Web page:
Anyway, for a militant form of any religion to spread in the United States, either people have to allow it to happen by adopting the culture, the Government has to recognize and integrate such religion within the institution, or there has to be a militant force that overthrows the government and military. I cannot fathom any of those happening in the United States.

    Some will claim that this is already happening with extreme right-wing, fundamentalist Christianity in this country, but I hope not. I have nothing personal against any religion out there, but I hope that it can remain a personal preference. The Government needs to be run through the will of the people, the strength of unity, justice, logic, and reason -- not ancient texts.

    There are plenty of Muslims here in the U.S., just like Jews, Christians, and others, that are moderate and keep to themselves. I think the majority would be like that. Heck, if you travel to some parts of New York where there are Orthodox Jewish communities, they tend to keep to themselves as well. So do the Amish. Parts of California and Michigan, which has a large Muslim population, doesn't seem to have any problems with any of what you mentioned.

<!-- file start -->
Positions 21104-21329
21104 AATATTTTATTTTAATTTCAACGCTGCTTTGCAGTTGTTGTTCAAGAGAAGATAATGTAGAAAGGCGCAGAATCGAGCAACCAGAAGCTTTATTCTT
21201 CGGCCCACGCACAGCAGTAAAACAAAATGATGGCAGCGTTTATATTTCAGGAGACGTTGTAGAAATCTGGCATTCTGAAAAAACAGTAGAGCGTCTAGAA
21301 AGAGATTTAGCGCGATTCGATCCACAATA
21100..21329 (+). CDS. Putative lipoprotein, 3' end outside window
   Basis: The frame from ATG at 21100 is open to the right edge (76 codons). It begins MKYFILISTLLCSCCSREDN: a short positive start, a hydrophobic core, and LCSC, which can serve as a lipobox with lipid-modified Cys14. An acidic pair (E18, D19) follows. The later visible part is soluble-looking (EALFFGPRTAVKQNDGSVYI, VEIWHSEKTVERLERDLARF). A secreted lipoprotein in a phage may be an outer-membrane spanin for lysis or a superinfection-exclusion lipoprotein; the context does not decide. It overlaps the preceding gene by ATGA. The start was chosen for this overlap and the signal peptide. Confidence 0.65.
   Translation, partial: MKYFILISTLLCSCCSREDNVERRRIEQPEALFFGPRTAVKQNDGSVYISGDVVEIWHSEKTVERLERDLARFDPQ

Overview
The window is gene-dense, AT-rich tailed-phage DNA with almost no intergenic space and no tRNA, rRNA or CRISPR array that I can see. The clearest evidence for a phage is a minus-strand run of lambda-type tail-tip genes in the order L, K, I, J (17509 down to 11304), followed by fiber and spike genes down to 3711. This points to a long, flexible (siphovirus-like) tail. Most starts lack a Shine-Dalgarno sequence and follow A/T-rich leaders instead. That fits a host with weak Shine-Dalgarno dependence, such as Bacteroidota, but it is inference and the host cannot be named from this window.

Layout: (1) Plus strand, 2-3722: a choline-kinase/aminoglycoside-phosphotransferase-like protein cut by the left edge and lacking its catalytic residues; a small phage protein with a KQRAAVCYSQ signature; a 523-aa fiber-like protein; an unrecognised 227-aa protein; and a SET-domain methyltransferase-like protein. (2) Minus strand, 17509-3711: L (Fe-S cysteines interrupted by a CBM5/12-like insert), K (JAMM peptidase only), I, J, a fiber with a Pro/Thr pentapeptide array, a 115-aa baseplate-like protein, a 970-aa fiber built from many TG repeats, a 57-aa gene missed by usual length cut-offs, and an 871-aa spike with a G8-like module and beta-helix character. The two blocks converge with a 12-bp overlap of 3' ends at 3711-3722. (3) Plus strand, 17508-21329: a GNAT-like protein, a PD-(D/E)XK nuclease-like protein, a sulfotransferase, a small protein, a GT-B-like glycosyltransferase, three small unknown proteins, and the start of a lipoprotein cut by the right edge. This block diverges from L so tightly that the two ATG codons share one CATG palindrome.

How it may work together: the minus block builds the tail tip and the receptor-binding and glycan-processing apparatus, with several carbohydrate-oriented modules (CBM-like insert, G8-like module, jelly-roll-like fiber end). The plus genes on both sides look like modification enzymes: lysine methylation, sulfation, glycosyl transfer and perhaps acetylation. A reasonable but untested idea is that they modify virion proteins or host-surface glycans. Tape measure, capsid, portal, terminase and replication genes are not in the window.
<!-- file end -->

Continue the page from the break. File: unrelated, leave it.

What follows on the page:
But seriously, the scenario that you describe couldn't happen without force. What you described actually DID happen to my ancestors in Iran - first when what was left of the Persian Empire was overrun by Muslim forces and Zoroastrians were either killed off or fled to India around the 7th Century. And again in 1979 under the guise of a "popular" revolution. For a few years, the people of Iran were totally free to live how they were before, but slowly the new Government started pulling back civil liberties. Iran's fall from a completely Western-like country didn't happen over night. I don't blame Islam itself for any of this, just those that used it as a weapon to gain power and control over a population.

    This is just my personal feeling, but this is one of the main reasons why I support the Second Amendment in America. In Iran, weapons are banned, and the people have no way to protect themselves from a Government that is out of control: a Government that no longer represents the will of the people. Of course, with freedom to bear arms needs to come personal responsibility, but the freedom needs to be there.

  • by commodore64_love (1445365) on Tuesday January 06, 2009 @07:28PM (#26350867) Journal

    Yes I see a pattern.

    Denial of Democrats. Ye willfully ignore the wiretapping & nonlegal tactics that Clinton, Carter, and LBJ had performed during their administrations. Also Truman and FDR liked to ignore the law. FDR even went so far as to threaten the U.S. Supreme Court since they kept declaring his laws "unconstitutional".